Examples of good company practices were collected by a postal questionnaire sent to 190 companies already reported as being 'sensitive' to problems of work/family reconciliation, and to 40 company 'workers’ clubs' (circoli aziendali dei lavoratori). Around 1,300 company-level agreements, signed in all sectors and in every part of the country during the period 1996-2001, were also examined. The result was a list of 310 company work/family reconciliation measures, which were classified into four types: 'working hours and telework' (70% of the total) ;'company services' (11%); 'allowances and benefits' (18%); and 'support during career interruptions' (2%)

The most interesting working hours and telework measures identified were:

  • forms of paid and unpaid leave to deal with various kinds of family issues - such as paternity leave for fathers on the birth of a child, time off for employees to care for sick family members, or disabled or drug addicted children, and bereavement leave;
  • flexible clocking-on and clocking-off times;
  • self-management of shifts by production workers;
  • paid leave for parents using childcare services for the first time (parents may be required to be present with the child during the first few days at a nursery, for example);
  • the option of working at home during the child’s first year; and
  • the introduction of an 'hours bank' system whereby overtime can be set aside for use as time off according to personal needs.

Notable among company services for the family are the following:

  • the establishment in a substantial number of cases of company crèches, 'baby parks', and play areas (especially in the Milan metropolitan area) within large organisations, especially those with high proportions of women employees, such as hospitals, call centres and insurance companies;
  • the organisation by numerous companies of seaside, mountain or city holidays for employees’ children;
  • the provision by one company of a take-away evening meal service run by its canteen; and
  • the introduction by one company of a counselling service for employees with family problems.

Allowances and benefits identified include:

  • advances on the end-of-service allowance (Trattamento di fine rapporto, Tfr - a portion of a worker's pay set aside by the employer and then paid as a lump sum at the end of the employment relationship) for employees taking unpaid parental leave;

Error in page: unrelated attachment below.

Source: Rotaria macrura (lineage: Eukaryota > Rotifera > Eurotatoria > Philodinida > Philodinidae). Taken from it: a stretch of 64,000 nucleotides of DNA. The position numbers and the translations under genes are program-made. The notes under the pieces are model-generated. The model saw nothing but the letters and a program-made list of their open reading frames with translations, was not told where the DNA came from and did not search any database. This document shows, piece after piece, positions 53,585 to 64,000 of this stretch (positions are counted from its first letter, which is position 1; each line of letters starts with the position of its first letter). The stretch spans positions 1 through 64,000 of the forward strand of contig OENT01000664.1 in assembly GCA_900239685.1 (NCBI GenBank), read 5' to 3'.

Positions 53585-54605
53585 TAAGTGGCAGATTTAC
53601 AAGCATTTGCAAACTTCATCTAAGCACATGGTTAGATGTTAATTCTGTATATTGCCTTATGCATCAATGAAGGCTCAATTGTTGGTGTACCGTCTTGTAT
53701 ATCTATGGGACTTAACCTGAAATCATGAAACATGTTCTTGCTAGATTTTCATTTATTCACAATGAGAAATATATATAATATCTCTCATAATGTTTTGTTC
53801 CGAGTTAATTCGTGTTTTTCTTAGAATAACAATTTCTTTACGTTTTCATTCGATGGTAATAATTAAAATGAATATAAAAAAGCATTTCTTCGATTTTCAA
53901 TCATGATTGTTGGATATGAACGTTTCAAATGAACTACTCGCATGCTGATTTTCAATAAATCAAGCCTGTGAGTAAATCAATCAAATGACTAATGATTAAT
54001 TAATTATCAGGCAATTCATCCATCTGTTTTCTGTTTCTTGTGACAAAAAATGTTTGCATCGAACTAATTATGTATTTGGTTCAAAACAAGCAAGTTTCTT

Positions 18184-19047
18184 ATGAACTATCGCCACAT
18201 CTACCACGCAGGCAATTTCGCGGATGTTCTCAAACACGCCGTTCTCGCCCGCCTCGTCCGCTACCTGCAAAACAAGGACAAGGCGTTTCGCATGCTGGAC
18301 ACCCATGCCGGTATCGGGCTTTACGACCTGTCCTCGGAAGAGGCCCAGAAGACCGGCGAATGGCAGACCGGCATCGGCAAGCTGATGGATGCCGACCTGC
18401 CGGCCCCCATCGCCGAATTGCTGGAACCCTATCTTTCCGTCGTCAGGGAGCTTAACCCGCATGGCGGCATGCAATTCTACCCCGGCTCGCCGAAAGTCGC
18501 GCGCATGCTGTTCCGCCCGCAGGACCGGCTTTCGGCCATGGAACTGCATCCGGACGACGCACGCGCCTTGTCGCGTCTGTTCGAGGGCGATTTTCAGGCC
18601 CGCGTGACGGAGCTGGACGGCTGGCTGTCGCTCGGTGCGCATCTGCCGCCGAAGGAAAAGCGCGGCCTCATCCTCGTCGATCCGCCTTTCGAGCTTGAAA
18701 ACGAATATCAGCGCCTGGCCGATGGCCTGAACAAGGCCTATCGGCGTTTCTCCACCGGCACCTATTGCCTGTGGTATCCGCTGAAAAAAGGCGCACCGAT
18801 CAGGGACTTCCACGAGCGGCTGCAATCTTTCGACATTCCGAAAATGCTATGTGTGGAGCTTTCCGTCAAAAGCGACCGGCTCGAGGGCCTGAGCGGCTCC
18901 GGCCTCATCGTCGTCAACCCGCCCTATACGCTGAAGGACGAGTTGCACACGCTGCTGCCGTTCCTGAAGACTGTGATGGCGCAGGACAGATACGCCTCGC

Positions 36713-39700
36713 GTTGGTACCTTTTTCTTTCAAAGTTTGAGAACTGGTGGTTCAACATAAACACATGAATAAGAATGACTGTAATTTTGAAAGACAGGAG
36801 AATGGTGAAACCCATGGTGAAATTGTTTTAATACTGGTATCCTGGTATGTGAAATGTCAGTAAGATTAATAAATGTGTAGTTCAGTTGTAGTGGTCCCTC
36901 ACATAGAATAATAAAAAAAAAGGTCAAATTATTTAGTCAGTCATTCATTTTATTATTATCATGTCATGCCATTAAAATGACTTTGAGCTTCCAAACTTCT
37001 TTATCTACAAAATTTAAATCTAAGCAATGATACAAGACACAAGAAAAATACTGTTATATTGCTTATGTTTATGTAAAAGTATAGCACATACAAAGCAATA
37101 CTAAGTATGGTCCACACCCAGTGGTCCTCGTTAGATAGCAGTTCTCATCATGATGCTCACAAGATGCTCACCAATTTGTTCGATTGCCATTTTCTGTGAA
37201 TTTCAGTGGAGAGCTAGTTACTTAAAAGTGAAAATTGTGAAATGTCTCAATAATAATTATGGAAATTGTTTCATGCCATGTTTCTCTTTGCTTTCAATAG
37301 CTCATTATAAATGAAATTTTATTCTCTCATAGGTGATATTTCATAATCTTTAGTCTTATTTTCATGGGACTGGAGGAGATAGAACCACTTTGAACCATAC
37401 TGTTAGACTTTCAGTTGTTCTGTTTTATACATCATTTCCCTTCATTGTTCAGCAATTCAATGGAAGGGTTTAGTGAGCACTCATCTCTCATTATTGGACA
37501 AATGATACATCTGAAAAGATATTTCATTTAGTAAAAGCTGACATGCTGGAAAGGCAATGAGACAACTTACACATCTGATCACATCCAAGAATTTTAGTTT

• loans to employees in financial difficulties;
  • mortgages for employees' house purchases;
  • payment of workers' kindergarten and nursery fees;
  • study grants for employees' children; and
  • in a particularly interesting case, reimbursement by one company of the care expenses incurred by employees during temporary work postings (for childminders or carers hired to look after elderly/ill family members).

Finally, among career interruption support measures particular mention should be made of the creation by several companies of 'maternity and paternity counsellors', who maintain contacts with absent employees or organise tutoring or refresher courses for employees returning after maternity leave or long spells of parental leave.


The growing presence of women in companies and their need to achieve the best possible balance between work and family life are inducing numerous companies to flexibilise their work organisation and to introduce measures to assist employees in coping with their family responsibilities, with particular regard to the care of small children (it is here that the public services are most unsatisfactory). Whatever the motives of these companies - the pursuit of an ideal of 'corporate social responsibility', maintaining good relations with the local community, or curbing employee turnover and absence - this new attitude signals an important development in labour relations characterised by a focus on issues of working life quality as well as the greater individualisation of the solutions proposed. (Anna M Ponzellini. Fondazione Regionale Pietro Seveso)